Alcoa has agreed to buy aircraft parts maker Firth Rixson from US private equity firm Oak Hill Capital Partners.
The deal will grow Alcoa’s aerospace segment and boost the light metals giant’s production of nickel and titanium goods.
Firth Rixson traces its history back to Firth Brown and Woodhouse and Rixson, founding fathers of the steel industry in the early 19th century.
Alcoa, formerly the Aluminium Company of America, is the third biggest aluminium producer in the world behind Rio Tinto Alcan and Rusal.
Low aluminum prices have been weighing on Alcoa and the company has been trying to grow its more profitable downstream businesses, which sell products like truck wheels and aircraft fuselages instead of low-margin, less-processed metal. Alcoa has also been cutting costs and closing high smelting capacity.
Peter Bland, chief financial officer, told The Yorkshire Post: “It’s a deal that works well for both parties.
“For Firth Rixson’s perspective, we have been on a remarkable growth trajectory over the last several years.
“Our annual sales have increased from $300m to more than $1bn today so tremendous growth.
“Our current owner has been incredibly supportive, making a number of transformational investments.
“These investments have ensured the business has grown and will continue to grow at a very strong rate. That’s what attracted Alcoa.”
Firth Rixson has provided rich pickings for its backers.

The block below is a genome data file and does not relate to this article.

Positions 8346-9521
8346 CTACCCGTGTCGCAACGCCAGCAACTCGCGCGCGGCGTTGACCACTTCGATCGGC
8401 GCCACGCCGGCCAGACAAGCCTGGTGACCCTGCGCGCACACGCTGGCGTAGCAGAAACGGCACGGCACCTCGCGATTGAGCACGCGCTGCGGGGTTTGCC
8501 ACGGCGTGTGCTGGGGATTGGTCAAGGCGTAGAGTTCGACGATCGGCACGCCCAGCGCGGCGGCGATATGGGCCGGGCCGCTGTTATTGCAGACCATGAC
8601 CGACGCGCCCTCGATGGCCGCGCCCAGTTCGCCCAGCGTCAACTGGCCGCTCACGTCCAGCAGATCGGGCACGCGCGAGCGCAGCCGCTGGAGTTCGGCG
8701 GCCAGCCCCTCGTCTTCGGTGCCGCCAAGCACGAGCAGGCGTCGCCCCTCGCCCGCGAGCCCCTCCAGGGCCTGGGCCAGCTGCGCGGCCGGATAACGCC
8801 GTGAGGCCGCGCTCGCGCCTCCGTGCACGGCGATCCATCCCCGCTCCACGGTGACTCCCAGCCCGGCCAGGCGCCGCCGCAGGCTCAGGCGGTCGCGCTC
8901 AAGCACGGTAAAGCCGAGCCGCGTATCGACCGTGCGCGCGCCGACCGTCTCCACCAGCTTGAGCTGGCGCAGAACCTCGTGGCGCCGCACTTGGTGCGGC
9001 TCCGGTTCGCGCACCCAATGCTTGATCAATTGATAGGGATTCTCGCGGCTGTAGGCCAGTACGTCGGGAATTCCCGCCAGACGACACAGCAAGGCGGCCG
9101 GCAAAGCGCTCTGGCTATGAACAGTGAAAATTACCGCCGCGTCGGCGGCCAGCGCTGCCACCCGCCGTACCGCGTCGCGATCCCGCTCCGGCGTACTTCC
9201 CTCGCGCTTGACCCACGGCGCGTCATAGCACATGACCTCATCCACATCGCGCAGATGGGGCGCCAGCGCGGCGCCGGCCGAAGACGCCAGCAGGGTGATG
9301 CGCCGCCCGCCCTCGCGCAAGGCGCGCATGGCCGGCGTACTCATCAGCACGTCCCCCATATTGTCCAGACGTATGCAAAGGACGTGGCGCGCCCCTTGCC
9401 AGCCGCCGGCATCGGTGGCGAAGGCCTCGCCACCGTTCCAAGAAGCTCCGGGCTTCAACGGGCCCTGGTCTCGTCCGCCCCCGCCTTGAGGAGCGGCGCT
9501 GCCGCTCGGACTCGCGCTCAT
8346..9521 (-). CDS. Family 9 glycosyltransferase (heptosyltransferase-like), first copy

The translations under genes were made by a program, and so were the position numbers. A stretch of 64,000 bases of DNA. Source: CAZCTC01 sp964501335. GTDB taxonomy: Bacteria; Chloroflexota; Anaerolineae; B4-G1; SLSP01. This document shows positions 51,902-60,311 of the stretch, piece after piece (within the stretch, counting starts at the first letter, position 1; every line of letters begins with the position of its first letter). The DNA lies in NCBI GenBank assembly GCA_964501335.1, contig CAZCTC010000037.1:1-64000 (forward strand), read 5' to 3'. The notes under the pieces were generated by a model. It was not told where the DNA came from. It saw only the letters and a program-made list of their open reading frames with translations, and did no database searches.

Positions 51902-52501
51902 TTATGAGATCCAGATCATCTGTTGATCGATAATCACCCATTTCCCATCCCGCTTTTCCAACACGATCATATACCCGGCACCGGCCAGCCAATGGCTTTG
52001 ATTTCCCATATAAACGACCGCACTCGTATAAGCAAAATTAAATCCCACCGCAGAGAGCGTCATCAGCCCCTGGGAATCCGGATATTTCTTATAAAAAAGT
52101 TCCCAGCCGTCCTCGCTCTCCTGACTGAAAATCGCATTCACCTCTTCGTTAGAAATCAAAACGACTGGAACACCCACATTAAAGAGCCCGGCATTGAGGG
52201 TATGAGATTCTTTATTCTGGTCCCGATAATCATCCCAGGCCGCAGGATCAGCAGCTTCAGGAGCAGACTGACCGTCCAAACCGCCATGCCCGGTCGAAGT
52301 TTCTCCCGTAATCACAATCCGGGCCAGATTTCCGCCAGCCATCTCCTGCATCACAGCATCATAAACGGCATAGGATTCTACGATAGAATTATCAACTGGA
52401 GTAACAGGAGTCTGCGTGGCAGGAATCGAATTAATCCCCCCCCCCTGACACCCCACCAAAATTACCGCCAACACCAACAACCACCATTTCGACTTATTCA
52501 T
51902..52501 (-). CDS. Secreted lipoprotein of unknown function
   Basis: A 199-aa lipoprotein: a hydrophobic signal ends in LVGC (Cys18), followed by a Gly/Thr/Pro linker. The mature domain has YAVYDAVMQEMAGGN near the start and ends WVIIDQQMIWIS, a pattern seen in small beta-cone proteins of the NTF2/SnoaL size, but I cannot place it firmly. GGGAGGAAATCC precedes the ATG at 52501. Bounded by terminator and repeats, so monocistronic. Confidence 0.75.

Carlyle, the US private equity giant, took the firm private in 2003 in a £106m deal in its first major investment in the UK.
It consolidated the aerospace rings sector and became the first Western ring-roller in China in 2005.
Carlyle sold its stake to Oak Hill in a £2bn deal in 2007.
Firth Rixson has doubled the size of its facility in Sheffield in recent years and is investing £35m in plant and machinery at the site.
The company employs 550 people in Sheffield. It has six other sites across the UK.
Mr Bland, who has been with the business for 20 years, said the opportunity for the merged business to grow is substantial.
He said the deal is about expansion and business growth and site closure is not on the agenda.
Mr Bland added: “Our capability and our factories complementary to what Alcoa does, rather than duplicate what they do.”
The company said it has secured interim financing for the deal from Morgan Stanley, and will issue “a prudent combination” of equity content securities. It expects the takeover to boost its aerospace revenue by 20 per cent, to some $4.8bn a year, but sees no impact on earnings until the second year.
The deal value includes $2.35bn in cash, $500m of stock and an earn-out that could be worth $150m.
Klaus Kleinfeld, chairman and chief executive of Alcoa, said: “The acquisition of Firth Rixson is a major milestone in Alcoa’s transformation. This transaction will bring together some of the greatest innovators in jet engine component technology; it will significantly expand our market leadership and growth potential.”